Pittards (LON:PTD) is a 'premium leather and leather products' brand, based partially in the UK and partially in Ethiopia. They seem to make a pretty broad range of products, with 'technically advanced' leathers being a common phrase in their annual report. That said, first thoughts are that it sounds like a commodity business; as the board quite reasonably puts it:
"The leather industry is a global business: wherever countries have meat and dairy industries then hides and skins are produced as by-products."
And while I'm not an expert on the industry, or any industry for that matter, I would imagine the economics of having relatively dispersed raw materials would lend itself to having a relatively dispersed market structure. Pittards is by no means a particularly big company, which might lend weight to this theory. The attraction isn't as immediately evident as it sometimes is, then; we don't have an obviously defensible market position, a leading company in a niche or similar.
The eternal temper
The attractive factor is the usual - the price. It's trading at a decent discount to the assets in the business, and it's profitable, too. Those two factors aren't always particularly easy to find together. At this point it's probably wise to note the bid/ask spread, though, since in this case it is particularly relevant to any discussion of the 'price' - iii quote the bid at 1.75p and the ask at 2.25p. This is an enormous difference. I usually use the midprice in my calculations, out of habit more than anything, but it should be noted that spreads this wide can be a significant dampener on returns.
Anyway, as always, I've stated the hypothesis - that Pittards is cheap because it is trading at less than the value of its assets as a profitable business, something which loosely shouldn't really happen if flows of capital are free and transactional costs are minimal (though we've already disputed that). More importantly to us and much more solidly, low PTBV values and low P/E figures, though imperfect, are also correlated with higher future returns. There. Easy!
The wrecking ball
It's never that easy, of course, and the first question we have to ask is immediately obvious from the graph in the top right - what happened? Pittards was shoveling money out of the window in what were, frankly, the good times - and since '05, they seem to be going from strength to strength. The answers in the annual reports were rather unsatisfying - the '05 chairman's statement, for instance, basically blames bad macroeconomic conditions. This might well be the case, but it leaves us rather uneasy as investors. Macroeonomic swings happen. That the company makes such enormous losses when they happen is worrying. I suppose we can reasonably identify '06 as the turning point - the point where they rationalised their UK operations, focused more on their Ethiopian partnership, and stepped into Asia with a sub-contractor. It's also the point revenue started to tumble, since they moved out of one processing step of the vertical supply chain. Revenue falling for a reason like that, since margins are increasing with it, is hardly a worry. It's a sign of more focus.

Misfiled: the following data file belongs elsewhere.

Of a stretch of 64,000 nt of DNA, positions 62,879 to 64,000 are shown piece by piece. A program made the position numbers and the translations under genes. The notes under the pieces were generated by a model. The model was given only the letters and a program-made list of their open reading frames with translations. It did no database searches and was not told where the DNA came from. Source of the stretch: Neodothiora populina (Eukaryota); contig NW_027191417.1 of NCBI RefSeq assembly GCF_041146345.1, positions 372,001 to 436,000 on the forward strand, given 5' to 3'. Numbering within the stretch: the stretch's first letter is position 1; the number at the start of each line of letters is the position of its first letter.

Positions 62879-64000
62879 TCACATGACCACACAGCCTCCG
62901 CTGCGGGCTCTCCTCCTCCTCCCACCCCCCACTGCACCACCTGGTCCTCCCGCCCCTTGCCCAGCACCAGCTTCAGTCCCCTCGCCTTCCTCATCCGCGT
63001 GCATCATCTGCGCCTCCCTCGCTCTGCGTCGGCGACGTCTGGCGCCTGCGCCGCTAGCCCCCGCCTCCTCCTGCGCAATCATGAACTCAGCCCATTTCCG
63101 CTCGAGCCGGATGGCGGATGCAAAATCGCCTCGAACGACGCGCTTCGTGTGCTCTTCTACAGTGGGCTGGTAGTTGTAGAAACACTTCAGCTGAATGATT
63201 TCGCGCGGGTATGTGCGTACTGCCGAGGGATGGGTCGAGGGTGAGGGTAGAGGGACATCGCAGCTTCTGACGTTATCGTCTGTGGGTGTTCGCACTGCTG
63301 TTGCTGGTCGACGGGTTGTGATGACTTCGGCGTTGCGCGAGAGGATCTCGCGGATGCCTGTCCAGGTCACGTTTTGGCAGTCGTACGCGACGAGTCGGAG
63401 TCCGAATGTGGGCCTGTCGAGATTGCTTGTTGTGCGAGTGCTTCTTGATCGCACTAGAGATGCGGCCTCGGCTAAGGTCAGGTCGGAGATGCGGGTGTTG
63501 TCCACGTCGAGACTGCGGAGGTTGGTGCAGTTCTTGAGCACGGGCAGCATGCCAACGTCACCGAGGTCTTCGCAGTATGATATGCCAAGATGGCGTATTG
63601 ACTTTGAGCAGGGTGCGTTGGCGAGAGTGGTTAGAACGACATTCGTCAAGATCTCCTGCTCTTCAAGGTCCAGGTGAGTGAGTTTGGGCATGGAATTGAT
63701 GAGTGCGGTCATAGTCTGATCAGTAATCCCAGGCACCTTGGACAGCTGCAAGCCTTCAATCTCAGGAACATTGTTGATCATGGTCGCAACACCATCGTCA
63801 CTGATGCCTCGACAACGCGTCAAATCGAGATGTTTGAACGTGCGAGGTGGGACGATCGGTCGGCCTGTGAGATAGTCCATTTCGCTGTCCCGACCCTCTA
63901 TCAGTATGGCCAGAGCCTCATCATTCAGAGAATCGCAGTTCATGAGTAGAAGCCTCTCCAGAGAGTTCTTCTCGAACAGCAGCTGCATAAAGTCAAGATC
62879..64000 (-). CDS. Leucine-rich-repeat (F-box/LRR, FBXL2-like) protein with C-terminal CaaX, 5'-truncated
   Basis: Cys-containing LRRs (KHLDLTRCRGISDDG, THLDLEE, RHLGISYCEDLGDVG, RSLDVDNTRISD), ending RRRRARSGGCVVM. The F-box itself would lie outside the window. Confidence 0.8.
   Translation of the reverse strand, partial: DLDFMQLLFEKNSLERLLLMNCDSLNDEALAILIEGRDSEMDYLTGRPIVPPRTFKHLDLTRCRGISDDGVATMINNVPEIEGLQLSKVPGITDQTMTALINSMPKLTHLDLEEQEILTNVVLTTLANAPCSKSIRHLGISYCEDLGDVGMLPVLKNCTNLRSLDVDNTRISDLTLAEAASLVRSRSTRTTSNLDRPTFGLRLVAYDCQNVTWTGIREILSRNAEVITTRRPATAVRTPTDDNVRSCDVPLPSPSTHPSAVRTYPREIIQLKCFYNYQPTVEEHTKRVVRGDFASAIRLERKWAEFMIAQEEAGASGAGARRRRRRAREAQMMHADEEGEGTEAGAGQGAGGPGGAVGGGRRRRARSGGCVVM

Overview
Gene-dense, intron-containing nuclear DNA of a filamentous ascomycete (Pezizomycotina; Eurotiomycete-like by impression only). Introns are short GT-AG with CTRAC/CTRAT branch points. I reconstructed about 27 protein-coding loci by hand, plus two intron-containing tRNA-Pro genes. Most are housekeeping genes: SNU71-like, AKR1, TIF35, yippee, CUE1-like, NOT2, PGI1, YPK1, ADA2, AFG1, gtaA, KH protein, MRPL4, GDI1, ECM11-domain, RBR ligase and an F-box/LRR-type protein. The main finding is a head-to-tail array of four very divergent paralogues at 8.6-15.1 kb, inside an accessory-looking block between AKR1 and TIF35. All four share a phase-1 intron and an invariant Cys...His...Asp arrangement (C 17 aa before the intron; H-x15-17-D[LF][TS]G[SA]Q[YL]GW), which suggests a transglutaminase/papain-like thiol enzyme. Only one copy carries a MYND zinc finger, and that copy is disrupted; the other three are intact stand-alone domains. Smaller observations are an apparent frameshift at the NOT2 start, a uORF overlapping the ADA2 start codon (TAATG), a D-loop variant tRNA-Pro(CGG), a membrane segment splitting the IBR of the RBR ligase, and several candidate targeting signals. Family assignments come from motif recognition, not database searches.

Here we have our first question; we can identify lots of differences between now and 2005. Is the company fundamentally different, or are circumstances simply better? The implications of that question on the value of the business can't really be overstated. Consider the graph:
Returns on capital are what we care about. We want a company which makes returns consistently above its cost of capital. This makes growth valuable to the business, and therefore us as investors. It's also easy to understand from the perspective of the price to tangible book value we were talking about before - if a company is perennially earning below its cost of capital, it may well deserve to trade at a discount to the value of those assets. In essence, those assets just aren't worth as much in the hands of the business they're with.
My gut feeling is that a corner has been turned with Pittards. There has been some sweeping changes, with that fledgling Ethiopian paternship I was talking about earlier having grown into full on ownership, giving Pittards a lower cost production area which may genuinely have some value above the book value - by the sounds of it, it took time, energy and cash to get things up to scratch.
There is one thing I remain a little unsure about, though; exchange rate implications and currency movements. 72% of the group's revenue is in US dollars, and while the group does publish a figure for the impact of currency movements, it's not a figure that's particularly useful to me - it basically just shows the impact of the reduced value of receivables and dollars held in cash. More fundamentally, I'm interested to know what operational impact it has. Just how global is the leather industry? Is it local enough so that even small currency swings mean a switch from local to international sources? I'm not sure how I'd go about finding this out. Frankly, the best solution would be to take a cycle average of returns and profits for Pittards - something which is rather hindered by the fact that I don't think it's really had much of a cycle in its current state. It is fundamentally changed.
I'm running out of space and it's an interesting company - so do your research - but my conclusion is that it's one for the shortlist. I naturally have less faith in returns figures over a shorter time period, like the 4 years here, and the bid/ask spread is prohibitive because it raises effective cost. It's very volatile, though, so if it dips I might be tempted - it's probably risky, but there's something about it I like. I sense there might be value in the way they've restructured to do business.